“Social Learning as Rational Inference” (Feb 2012), Stanford University, Language and Cognition Lab


“What, When, and How of Learning from Others” (Oct 2011). Harvard University, LDS Seminar Series


Conference Presentations


2014

To give a fish, or to teach to fish? Children weigh costs and benefits to decide what information to transmit. Cognitive Cognitive Science Society (July 24 - 26, Quebec City, Canada).

What Do They Know, and What Does It Take Them to Know? Prior Knowledge and the Cost of Information in Teaching and Learning from Others. Cognitive Science Society (July 24 - 26, Quebec City, Canada).

Development of ToM regions: Typical and Atypical Development (talk). MiSTI Mini-symposium on social cognitive neuroscience (June 30 - July 2). Berlin, Germany


To give a fish, or to teach to fish? Children weigh costs and benefits to decide what and how much information to transmit. Society for Philosophy and Psychology (June 18 -21), Vancouver, Canada


2013

Exploration and Discovery in Children with Autism. [Poster] Cognitive Science Society (August 1 - 3, Berlin, Germany) *thanks to Paul Muentener for presenting!


2012

Too Much Information: Prior knowledge, common ground, and children’s evaluation of instruction. [Poster] Cognitive Science Society (Aug 2 – 4, Sapporo, Japan)


Is it Me or the world? 16-month-olds use statistics to infer the cause of failed interventions (Symposium title: Learning in a world of uncertainty). International Society for Infant Studies conference (June 7 – 9, Minneapolis, MN)


2011

Inductive Inference, Social Evaluation, and Learning. (Symposium title: Communicative inference and trade-offs of learning from others). Child Development Society (Oct 14 - 15, Philadelphia, PA)


Theory of Mind for you, and for me: behavioral and neural similarities and differences in thinking about beliefs of the self and other. Cognitive Science Society (July 20 - 23, Boston, MA)


Adults and school-aged children accurately evaluate sins of omission in pedagogical contexts. [Poster] Cognitive Science Society (July 20 - 23, Boston, MA)


Who’s Helpful: Children are sensitive to sins of omission in pedagogical contexts. (Symposium title: Social influences on learning in infancy and early childhood). Society for Research in Child Development (Mar 31 - Apr 2, Montreal, QC, Canada)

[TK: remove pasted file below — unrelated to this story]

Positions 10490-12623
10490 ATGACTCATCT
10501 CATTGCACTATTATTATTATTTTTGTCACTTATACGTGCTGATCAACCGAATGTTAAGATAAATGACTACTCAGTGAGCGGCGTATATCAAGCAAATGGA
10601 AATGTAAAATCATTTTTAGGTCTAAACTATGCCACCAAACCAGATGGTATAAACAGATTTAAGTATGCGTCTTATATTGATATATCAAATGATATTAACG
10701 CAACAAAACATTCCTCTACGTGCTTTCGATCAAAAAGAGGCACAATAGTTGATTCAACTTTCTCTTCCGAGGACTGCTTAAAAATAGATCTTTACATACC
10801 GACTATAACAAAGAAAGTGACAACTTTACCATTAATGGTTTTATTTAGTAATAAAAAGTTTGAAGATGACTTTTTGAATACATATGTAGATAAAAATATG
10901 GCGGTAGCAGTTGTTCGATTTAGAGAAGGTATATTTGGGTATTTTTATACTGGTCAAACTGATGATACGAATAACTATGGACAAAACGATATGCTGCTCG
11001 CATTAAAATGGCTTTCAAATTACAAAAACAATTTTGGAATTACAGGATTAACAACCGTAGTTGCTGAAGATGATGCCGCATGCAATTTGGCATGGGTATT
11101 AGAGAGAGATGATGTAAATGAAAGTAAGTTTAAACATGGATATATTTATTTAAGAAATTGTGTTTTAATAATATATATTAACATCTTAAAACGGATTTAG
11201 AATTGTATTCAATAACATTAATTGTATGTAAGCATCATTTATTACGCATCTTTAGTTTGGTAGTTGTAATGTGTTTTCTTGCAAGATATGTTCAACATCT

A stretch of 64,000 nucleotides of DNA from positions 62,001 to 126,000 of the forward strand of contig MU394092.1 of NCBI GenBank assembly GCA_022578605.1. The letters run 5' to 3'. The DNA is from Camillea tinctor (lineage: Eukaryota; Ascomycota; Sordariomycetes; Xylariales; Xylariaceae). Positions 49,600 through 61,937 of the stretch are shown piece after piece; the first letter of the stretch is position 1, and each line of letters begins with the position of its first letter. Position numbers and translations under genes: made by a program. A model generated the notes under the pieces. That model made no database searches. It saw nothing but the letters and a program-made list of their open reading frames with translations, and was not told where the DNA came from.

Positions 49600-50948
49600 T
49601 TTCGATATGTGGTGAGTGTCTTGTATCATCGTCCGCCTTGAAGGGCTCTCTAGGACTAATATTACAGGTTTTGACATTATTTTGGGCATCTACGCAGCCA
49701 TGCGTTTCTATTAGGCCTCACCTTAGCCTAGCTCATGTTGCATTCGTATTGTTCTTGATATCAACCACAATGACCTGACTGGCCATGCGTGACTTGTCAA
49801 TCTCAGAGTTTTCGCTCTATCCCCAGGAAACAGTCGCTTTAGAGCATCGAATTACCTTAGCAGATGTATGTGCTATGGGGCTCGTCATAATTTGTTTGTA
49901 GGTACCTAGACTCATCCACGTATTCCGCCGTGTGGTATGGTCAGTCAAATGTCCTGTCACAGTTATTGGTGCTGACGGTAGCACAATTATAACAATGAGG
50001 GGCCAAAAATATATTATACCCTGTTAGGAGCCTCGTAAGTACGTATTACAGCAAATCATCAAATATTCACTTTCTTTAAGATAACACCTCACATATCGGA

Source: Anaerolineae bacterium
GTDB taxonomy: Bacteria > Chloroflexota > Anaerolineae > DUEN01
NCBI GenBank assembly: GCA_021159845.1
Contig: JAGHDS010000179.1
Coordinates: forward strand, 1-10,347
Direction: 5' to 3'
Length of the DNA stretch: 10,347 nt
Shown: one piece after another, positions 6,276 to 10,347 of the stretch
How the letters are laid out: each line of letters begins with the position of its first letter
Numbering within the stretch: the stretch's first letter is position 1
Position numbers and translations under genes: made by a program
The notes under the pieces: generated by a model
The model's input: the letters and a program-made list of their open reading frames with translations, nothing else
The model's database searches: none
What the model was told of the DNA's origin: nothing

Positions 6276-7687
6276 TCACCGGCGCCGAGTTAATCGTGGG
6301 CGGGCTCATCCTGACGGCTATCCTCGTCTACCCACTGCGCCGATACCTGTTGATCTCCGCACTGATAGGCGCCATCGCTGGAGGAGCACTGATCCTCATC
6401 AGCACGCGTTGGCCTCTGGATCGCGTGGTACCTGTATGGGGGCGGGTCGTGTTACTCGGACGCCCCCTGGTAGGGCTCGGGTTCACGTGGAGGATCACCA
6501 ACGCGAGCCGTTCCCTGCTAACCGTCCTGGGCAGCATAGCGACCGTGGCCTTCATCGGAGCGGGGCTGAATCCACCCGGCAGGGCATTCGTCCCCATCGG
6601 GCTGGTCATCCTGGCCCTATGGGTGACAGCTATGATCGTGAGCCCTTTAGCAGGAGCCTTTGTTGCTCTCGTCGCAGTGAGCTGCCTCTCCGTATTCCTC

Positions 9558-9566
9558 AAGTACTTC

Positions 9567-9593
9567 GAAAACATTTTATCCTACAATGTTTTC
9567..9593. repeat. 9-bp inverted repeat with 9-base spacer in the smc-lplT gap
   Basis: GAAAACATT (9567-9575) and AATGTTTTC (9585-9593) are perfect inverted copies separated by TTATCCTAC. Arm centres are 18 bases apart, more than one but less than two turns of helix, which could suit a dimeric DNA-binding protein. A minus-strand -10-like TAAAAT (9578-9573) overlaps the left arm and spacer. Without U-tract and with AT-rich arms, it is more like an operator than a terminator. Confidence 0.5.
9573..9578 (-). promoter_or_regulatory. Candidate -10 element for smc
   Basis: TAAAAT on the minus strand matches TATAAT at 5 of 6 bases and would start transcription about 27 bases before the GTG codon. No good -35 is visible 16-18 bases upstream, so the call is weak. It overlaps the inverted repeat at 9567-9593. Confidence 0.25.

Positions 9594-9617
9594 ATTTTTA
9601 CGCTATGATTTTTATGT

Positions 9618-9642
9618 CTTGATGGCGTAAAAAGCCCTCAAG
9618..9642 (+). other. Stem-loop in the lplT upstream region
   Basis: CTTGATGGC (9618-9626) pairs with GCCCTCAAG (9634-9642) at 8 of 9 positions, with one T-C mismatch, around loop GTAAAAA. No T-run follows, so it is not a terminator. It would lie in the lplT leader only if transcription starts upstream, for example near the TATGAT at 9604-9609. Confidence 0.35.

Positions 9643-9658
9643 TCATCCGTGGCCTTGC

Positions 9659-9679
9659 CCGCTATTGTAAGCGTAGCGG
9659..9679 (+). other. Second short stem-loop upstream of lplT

16-month-olds use statistics to infer the cause of failed interventions. (Symposium title: Cornerstones of causal reasoning). Oral presentation at Society for Research in Child Development (Mar 31 - Apr 2, Montreal, QC, Canada)


2010

Is it me or the world? 16-month-olds distinguish competing hypotheses about the cause of failed interventions. Cognitive Science Society (August 11 - 14, Portland, Oregon)


Is it me or the world? 16-month-olds distinguish competing hypotheses about the cause of failed interventions. [Poster] Rovereto Workshop for Cognition & Evolution (June 17 - 21, Rovereto, Italy)


2009

Developmental change in the neural mechanisms of Theory of Mind. [Poster] Society for Neuroscience (October 17 - 21, Chicago, IL).


What are you trying to tell me? A Bayesian model of how toddlers can simultaneously infer property extension and sampling processes. Cognitive Science Society (July 29 - August 1, Amsterdam, Netherlands).


Infants’ Sensitivity to Sampling as a Rational Constraint on Inductive Inferences. Co-organizer & presenter for student symposium at the Society for Research in Child Development (April 2 - 4, Denver, CO).


2008

True or False: The rTPJ responds to task-relevant beliefs. [Poster] Social & Affective Neuroscience Society (June 6 - 8, Boston, MA).


Stretching to learn: Ambiguous evidence and variability in preschoolers’ exploratory play. [Poster] Cognitive Science Society (July 23 - 26, Washington D.C.)


Media

MIT News: The Whole Truth: Children can tell whether a teacher commits “sins of omission”


MIT News: Thinking about others is not child’s play (featuring Gweon et al., 2012)


NSF Press Release (June 23): Research Shows 16-month-olds Infer Causes of Failed Actions (featuring Gweon & Schulz, 2011)


MIT News: Don’t show, don’t tell? (featuring Bonawitz et al., 2011)


Boston Globe: Babies use statistics, reason to understand failure   (featuring Gweon & Schulz, 2011)


MIT News: When things go wrong, who’s to blame? (featuring Gweon & Schulz, 2011)


Boston Globe: A squeeze, a squeak, a glimpse of learning   (featuring Gweon & Schulz, 2010)


Slate: Why Preschool Shouldn't Be Like School


The Oregonian: Babies are teaching scientists much about the human mind

 
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CVCV_files/Hyowon%20Gweon_CV_FEB2014.pdf